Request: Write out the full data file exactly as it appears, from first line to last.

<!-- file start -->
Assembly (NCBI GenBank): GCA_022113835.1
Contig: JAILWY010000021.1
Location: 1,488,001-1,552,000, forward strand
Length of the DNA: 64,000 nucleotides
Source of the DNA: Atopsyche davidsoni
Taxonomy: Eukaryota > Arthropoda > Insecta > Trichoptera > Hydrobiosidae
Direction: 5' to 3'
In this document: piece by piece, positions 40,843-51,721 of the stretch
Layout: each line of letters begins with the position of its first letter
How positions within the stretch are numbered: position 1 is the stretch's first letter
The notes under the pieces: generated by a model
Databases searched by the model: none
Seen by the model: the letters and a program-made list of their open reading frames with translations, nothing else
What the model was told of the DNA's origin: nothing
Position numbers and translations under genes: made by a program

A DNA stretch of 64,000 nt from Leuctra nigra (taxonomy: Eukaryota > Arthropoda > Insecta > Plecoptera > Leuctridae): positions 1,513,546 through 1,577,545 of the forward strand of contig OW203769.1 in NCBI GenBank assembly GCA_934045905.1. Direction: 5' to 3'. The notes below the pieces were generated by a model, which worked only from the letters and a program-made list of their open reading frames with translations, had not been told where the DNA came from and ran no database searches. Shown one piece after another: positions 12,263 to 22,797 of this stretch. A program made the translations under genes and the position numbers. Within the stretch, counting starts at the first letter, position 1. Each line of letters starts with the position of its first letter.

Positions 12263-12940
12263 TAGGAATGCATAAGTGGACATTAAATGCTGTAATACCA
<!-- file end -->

Assembly (NCBI GenBank): GCA_022113835.1
Contig: JAILWY010000021.1
Location: 1,488,001-1,552,000, forward strand
Length of the DNA: 64,000 nucleotides
Source of the DNA: Atopsyche davidsoni
Taxonomy: Eukaryota > Arthropoda > Insecta > Trichoptera > Hydrobiosidae
Direction: 5' to 3'
In this document: piece by piece, positions 40,843-51,721 of the stretch
Layout: each line of letters begins with the position of its first letter
How positions within the stretch are numbered: position 1 is the stretch's first letter
The notes under the pieces: generated by a model
Databases searched by the model: none
Seen by the model: the letters and a program-made list of their open reading frames with translations, nothing else
What the model was told of the DNA's origin: nothing
Position numbers and translations under genes: made by a program

A DNA stretch of 64,000 nt from Leuctra nigra (taxonomy: Eukaryota > Arthropoda > Insecta > Plecoptera > Leuctridae): positions 1,513,546 through 1,577,545 of the forward strand of contig OW203769.1 in NCBI GenBank assembly GCA_934045905.1. Direction: 5' to 3'. The notes below the pieces were generated by a model, which worked only from the letters and a program-made list of their open reading frames with translations, had not been told where the DNA came from and ran no database searches. Shown one piece after another: positions 12,263 to 22,797 of this stretch. A program made the translations under genes and the position numbers. Within the stretch, counting starts at the first letter, position 1. Each line of letters starts with the position of its first letter.

Positions 12263-12940
12263 TAGGAATGCATAAGTGGACATTAAATGCTGTAATACCA